A Look Into Gospel Music Origin, Roots, History
When you think of gospel music, chances are churches and large church choirs doing rousing performances were the first things that came to your mind. But would you believe that there was a time when such performances would hardly be associated with the church? Not too many people know that Gospel music origin, roots, history didn’t just usher the creation of a new music genre, it also gave birth to the present-day African-American culture.
Gospel music origin, roots, history goes back to Africa but most of the sound was developed on American soil, particularly in the southern area, during the 18th century at the height of the slavery era. Tribal African music dealt exclusively with the sacred and was used by tribesmen as a means to be in harmony with nature. When the American slavers brought Africans to American soil, a ban prohibiting their native music and the use of traditional African instruments was imposed on them. This was done in order to further subjugate them and prevent them from communicating with one another. The enslaved Africans then turned to creating a new kind of music by using Christian subjects instead and fused their traditional African music styles with the Western style of harmony and musical instruments, thus began the gospel music origin, roots, history of modern day gospel music.
The roots of gospel music first started to grow in the South where slavery flourished during the 1600s. To keep the enslaved Africans in check, the Africans were also compelled to attend their masters’ worship services, which further reinforced the slavery doctrine. The church and religion became the slaves’ sanctuary and acted as their guiding force in times of great adversity, even more so after their eventual emancipation. It wasn’t long before their own brand of African-American culture and music started to thrive within the safe confines of the churches. The converted slaves started to adapt the normally somber and sedated Methodist hymns, infusing it with their own native music. In a fact, a lot of the well-known present-day gospel song patterns, such as the popular call and response style and the use of complex percussion rhythms, are also key features of tribal African music.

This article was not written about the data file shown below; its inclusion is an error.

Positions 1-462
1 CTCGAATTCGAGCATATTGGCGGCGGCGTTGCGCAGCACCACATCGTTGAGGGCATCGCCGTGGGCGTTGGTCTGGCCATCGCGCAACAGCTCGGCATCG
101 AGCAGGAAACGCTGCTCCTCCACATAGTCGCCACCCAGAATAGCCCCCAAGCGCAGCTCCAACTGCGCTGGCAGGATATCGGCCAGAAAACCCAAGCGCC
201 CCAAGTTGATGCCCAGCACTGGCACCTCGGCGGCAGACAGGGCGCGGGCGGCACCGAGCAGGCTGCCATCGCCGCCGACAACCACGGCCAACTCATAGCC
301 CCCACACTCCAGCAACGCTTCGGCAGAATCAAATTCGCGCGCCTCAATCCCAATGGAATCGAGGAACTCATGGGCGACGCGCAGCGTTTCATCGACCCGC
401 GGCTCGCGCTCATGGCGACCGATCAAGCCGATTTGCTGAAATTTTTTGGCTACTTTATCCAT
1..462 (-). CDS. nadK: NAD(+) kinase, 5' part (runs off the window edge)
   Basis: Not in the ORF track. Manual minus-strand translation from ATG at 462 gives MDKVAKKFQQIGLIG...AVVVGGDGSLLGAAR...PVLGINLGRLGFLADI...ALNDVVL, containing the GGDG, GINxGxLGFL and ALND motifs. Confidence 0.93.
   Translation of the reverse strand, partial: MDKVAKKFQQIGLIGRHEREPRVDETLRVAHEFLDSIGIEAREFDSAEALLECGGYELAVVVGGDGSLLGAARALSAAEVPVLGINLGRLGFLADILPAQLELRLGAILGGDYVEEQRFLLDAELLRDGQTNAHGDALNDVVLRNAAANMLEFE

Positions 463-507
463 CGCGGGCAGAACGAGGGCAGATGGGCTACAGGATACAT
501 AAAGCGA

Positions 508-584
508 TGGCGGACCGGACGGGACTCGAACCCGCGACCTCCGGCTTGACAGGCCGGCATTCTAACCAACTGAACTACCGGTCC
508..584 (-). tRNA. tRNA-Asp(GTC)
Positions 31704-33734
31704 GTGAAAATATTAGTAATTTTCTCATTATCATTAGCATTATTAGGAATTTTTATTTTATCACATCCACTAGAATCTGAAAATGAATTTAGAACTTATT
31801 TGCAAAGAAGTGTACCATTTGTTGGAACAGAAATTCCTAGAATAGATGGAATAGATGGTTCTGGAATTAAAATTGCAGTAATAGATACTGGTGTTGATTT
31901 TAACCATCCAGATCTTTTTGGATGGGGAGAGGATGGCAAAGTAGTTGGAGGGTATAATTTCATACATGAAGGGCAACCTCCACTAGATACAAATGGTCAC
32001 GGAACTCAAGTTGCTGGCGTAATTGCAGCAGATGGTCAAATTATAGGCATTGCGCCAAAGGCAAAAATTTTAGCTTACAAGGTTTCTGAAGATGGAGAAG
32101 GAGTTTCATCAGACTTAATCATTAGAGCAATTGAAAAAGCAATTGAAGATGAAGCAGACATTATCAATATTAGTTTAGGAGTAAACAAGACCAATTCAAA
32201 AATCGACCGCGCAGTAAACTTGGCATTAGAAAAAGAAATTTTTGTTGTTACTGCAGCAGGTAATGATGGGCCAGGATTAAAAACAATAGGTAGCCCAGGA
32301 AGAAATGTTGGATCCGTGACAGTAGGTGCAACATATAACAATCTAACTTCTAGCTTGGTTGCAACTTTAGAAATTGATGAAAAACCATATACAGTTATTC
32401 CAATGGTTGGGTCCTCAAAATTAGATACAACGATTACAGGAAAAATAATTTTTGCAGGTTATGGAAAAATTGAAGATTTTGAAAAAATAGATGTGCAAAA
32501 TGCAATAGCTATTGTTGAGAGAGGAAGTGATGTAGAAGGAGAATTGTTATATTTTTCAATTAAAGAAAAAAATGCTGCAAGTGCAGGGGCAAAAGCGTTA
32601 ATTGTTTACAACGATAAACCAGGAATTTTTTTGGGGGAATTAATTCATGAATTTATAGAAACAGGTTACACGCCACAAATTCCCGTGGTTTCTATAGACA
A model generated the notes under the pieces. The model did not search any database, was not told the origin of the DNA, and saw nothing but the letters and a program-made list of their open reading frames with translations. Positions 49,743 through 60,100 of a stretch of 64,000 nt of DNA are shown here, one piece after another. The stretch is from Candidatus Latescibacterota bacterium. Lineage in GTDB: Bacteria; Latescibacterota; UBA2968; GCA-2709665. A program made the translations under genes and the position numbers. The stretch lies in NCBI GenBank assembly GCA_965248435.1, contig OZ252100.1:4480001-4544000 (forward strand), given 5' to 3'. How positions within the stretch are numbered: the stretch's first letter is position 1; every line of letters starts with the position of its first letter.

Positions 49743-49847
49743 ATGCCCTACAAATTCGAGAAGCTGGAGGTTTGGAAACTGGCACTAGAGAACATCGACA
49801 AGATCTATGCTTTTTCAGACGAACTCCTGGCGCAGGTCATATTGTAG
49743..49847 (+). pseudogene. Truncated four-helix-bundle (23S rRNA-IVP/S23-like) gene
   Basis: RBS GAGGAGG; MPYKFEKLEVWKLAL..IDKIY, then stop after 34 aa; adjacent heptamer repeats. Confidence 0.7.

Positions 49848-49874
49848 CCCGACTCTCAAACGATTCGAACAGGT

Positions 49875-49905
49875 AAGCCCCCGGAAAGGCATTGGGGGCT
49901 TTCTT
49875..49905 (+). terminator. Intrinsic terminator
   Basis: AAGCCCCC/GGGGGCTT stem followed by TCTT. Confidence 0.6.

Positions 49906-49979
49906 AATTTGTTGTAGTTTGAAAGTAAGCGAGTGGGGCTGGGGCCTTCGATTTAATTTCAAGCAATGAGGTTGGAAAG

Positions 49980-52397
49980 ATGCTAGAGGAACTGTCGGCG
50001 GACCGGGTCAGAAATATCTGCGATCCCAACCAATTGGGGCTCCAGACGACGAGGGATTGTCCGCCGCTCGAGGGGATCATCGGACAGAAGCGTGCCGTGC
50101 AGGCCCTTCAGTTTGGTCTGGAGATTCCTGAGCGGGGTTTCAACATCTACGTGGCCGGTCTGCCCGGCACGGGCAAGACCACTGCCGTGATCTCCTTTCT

Gospel music started to spread towards the North American territories during the late 1800s when slaves were allowed to publicly perform in large musical ensembles. The new breed of music was embraced by the all-white public, their interest obviously piqued by the new sound. Pretty soon the influence of gospel music started to trickle down not only to traditional religious music but also to popular American music.
Some of the most popular personalities in recent music history such as Elvis Presley, Sam Cooke, Mahalia Jackson, Aretha Franklin, and Jerry Lee Lewis among others have cited their own gospel music origin, roots, history back at their own churches as having a significant influence on them. Of the aforementioned names, only Mahalia Jackson—the undisputed first Queen of Gospel Music—has the distinction of maintaining a steady career in gospel music. The others had also found crossover success in secular music, despite not completely severing their gospel music roots throughout their music career.